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Nozzelnut
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Re: "What A Long, Strange Trip It's Been" - Robert Hunter, Grateful Dead

#159 Post by Nozzelnut »

I know it isn't that great getting back into braces; one of the reasons I wanted things as good as they could be before they came off; after 4 years...

But; if it allows your TMJ's to heal and eventually feel better all the time instead of just when being treated with splints; all the better. Jaw pain is right up there with a bum thumb; you don't realize how often you use it until it hurts every time you do.

As for the candy canes; smack them on the table a couple times and eat the pieces...
Round 3 (lifetime) Damon stainless applied 3/16/20 (after 4 weeks attempting invisalign) On for about 18 months
Night time elastics with invisalign retainers; still...
Double jaw surgery was 6/18/15...
Orthodontics never really ends...
I'm emphatically against extraction orthodontics!

SinkFullOfDinner
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Re: "What A Long, Strange Trip It's Been" - Robert Hunter, Grateful Dead

#160 Post by SinkFullOfDinner »

Nozzelnut wrote: Wed Dec 19, 2018 4:22 pmJaw pain is right up there with a bum thumb; you don't realize how often you use it until it hurts every time you do.
Truth
Nozzelnut wrote: Wed Dec 19, 2018 4:22 pm As for the candy canes; smack them on the table a couple times and eat the pieces...
Brilliant! How about a combo deal in which I break it on the table, put the pieces in the freezer, and then use them as ice cubes in my high proof elixir?

SinkFullOfDinner
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Re: "What A Long, Strange Trip It's Been" - Robert Hunter, Grateful Dead

#161 Post by SinkFullOfDinner »

I really should have realized that when you move from a splint to braces, all of the relief that came from the splint settling your TM joint goes out the window too. Obvious, right? Not to me. Holy moly (and some other four-letter words) my jaw has not been happy these last few weeks. It has definitely felt like taking zero steps forward and a bunch of steps back, though I'm sure that's not the case. I'll ask at the next appointment, but I don't imagine there's a quick and easy way to address it, if for no other reason than "quick" and "easy" don't seem to be part of an orthodontist's vernacular.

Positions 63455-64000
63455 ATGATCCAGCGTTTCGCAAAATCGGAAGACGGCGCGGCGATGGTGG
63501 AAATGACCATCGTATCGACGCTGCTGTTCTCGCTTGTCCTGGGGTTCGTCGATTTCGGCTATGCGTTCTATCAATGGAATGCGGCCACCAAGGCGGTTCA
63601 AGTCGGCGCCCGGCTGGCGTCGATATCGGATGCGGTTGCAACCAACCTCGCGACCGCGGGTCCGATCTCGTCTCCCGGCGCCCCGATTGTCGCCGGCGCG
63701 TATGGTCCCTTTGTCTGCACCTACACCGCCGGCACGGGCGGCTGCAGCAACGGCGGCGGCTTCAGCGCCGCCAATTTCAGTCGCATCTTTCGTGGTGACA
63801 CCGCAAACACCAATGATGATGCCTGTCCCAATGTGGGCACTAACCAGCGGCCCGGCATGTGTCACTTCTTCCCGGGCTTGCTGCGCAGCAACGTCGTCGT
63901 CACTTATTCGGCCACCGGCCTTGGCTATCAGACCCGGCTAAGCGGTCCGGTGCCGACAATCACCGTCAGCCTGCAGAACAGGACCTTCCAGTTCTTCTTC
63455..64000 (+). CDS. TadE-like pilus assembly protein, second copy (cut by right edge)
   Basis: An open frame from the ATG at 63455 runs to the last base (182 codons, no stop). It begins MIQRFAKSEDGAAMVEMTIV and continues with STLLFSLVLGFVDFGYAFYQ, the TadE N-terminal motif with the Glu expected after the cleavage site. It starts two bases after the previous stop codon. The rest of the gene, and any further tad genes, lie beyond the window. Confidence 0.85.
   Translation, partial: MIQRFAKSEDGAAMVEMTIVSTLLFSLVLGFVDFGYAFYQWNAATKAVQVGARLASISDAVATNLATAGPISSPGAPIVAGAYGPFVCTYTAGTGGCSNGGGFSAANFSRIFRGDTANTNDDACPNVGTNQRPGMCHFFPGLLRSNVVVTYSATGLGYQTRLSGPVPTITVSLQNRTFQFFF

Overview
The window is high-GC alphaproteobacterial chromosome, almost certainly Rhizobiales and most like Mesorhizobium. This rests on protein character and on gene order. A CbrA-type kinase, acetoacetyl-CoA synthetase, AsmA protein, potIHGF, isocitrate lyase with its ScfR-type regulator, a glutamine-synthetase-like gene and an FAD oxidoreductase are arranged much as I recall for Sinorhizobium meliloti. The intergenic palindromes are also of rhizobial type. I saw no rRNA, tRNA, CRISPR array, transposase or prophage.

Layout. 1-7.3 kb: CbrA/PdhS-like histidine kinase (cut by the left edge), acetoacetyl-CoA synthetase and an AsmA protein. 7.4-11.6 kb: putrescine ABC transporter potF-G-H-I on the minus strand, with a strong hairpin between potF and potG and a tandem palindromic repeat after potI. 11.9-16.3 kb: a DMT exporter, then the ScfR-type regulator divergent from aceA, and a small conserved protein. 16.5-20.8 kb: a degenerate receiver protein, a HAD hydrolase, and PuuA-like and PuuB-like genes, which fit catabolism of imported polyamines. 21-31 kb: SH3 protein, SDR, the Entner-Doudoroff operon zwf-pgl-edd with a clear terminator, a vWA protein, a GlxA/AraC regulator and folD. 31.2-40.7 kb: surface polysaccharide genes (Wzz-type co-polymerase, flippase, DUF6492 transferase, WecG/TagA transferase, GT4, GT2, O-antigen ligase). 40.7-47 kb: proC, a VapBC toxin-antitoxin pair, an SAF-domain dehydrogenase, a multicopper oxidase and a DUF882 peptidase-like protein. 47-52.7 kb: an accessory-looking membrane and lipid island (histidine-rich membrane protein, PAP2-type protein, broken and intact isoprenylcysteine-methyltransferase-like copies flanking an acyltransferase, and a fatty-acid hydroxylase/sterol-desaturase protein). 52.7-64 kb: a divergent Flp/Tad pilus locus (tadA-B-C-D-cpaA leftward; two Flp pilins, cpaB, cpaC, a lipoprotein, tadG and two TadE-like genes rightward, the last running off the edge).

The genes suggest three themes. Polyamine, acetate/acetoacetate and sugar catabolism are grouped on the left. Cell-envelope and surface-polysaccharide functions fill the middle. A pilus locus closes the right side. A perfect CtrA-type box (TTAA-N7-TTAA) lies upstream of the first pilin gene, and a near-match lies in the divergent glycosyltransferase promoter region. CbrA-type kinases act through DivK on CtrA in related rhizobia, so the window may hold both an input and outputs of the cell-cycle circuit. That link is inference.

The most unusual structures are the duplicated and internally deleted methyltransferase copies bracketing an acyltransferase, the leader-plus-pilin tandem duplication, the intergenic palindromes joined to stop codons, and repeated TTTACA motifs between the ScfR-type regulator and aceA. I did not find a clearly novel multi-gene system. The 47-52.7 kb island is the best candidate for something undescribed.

If anyone has had the same situation, any words of wisdom? Was it a short term issue, or did it take awhile to get back to the "moderate relief" level that the splint provided? I'd love to hear that it only lasted for a couple months and then all was good. Even if it's not true, I was gullible enough as a kid to believe in Santa, the Easter Bunny, and Tooth Fairy, so I'd probably believe you, too, and feel wildly encouraged.

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djspeece
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Re: "What A Long, Strange Trip It's Been" - Robert Hunter, Grateful Dead

#162 Post by djspeece »

SinkFullOfDinner wrote: Sun Jan 20, 2019 9:33 am .... I'll ask at the next appointment, but I don't imagine there's a quick and easy way to address it, if for no other reason than "quick" and "easy" don't seem to be part of an orthodontist's vernacular.

If anyone has had the same situation, any words of wisdom? Was it a short term issue, or did it take awhile to get back to the "moderate relief" level that the splint provided? I'd love to hear that it only lasted for a couple months and then all was good. Even if it's not true, I was gullible enough as a kid to believe in Santa, the Easter Bunny, and Tooth Fairy, so I'd probably believe you, too, and feel wildly encouraged.
Amen to the observation about the limitations of an orthodontist's vocabulary!